Signs & Symptoms

Sensory Sensitivity

Is your child overwhelmed by loud noises, bright lights, and stinky smells?

Parents often notice sensory sensitivities at a young age. Some children refuse almost all foods based on smell or texture. Other children seem not to notice when they need to urinate or have a bowel movement. Some children cannot be in loud places or avoid messy activities that other children seem to love.

Every child is different. Some children are pickier eaters than others. Some children prefer to stay neat and clean rather than being willing to try messy foods. Some children love noise, activity, new sights and smells.

Sensory sensitivities become an issue when day-to-day life is significantly impacted. If a simple adaptation can be made, these sensory problems may not require supports from a professional.

Examples of common sensory issues are as follows:

  • Parents find they are unable to get Johnny to wear clothes
  • Joey will only wear clothes that are void of tags, zippers, collars or waistbands, and he is insisting on wearing sweatpants and t-shirts every day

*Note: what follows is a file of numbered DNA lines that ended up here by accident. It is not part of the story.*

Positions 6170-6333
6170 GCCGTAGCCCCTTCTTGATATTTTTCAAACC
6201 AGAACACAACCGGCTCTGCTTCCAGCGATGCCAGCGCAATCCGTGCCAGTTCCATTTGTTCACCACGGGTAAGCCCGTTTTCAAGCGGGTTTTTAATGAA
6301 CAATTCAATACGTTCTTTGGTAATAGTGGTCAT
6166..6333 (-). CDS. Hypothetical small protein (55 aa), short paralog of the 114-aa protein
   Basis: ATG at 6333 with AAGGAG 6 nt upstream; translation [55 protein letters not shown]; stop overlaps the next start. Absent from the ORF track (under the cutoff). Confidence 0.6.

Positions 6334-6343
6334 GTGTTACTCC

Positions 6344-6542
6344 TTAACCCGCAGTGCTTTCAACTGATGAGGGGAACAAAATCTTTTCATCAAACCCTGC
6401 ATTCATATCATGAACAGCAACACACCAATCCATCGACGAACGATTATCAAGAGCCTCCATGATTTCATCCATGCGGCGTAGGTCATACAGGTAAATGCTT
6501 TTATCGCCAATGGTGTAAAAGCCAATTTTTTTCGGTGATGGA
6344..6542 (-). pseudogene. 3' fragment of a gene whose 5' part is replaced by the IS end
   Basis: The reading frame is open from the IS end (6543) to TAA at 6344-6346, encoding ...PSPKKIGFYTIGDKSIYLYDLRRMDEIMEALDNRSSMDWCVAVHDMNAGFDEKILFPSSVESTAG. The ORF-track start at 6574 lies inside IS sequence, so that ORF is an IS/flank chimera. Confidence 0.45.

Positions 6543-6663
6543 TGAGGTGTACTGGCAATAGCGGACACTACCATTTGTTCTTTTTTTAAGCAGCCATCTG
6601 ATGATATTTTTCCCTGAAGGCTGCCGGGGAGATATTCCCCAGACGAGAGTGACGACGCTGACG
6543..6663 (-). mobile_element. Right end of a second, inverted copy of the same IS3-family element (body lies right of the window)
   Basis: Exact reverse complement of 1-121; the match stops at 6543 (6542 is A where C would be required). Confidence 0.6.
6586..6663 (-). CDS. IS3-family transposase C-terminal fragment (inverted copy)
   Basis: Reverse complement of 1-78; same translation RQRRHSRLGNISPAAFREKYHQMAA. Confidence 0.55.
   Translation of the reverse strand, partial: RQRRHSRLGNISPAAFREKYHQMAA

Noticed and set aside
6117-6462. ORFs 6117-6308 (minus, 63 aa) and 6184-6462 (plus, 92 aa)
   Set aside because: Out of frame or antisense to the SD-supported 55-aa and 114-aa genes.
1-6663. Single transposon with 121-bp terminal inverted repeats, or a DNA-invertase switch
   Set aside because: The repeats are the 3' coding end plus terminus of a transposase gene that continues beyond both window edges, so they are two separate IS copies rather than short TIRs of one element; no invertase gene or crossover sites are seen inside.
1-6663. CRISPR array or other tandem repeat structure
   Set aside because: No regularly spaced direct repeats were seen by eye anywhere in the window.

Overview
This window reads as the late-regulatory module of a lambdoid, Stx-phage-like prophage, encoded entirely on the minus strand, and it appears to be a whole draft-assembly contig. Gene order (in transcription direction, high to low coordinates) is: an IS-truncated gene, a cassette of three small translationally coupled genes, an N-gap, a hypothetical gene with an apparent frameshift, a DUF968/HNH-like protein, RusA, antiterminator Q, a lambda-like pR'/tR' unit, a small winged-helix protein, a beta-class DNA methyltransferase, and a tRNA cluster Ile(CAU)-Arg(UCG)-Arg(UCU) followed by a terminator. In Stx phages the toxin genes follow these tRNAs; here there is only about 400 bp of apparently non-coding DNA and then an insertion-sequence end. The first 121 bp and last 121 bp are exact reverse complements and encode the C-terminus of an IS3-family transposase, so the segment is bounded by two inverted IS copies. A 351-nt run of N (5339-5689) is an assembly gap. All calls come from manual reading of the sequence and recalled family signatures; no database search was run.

• Sally will only eat yogurt or cheese

Parents generally bring these concerns to the pediatrician and are often met with a “wait and see” suggestion. Certainly, it is important not to jump to a hasty conclusion. On the other hand, if significant sensory differences are having an impact on your child’s life, it can be helpful to take a careful look at your child’s growth and development.

What do challenges with Sensory Sensitivity look like?

  • Showing sensitivity to sight, smell, sound, taste, touch or texture?
  • Complaining of bright lights?
  • Refusing to wear certain textures, like jeans or socks with seams?
  • Having trouble with certain fabrics, like velvet or satin?
  • Avoiding loud and busy places, like school cafeteria or the auditorium?
  • Running out or covering ears when things are noisy?
  • Acting afraid of auto flush toilets or fire alarms?
  • Demonstrating sensitivity (i.e. gagging, refusals, protests) to texture, smell, and presentation of food?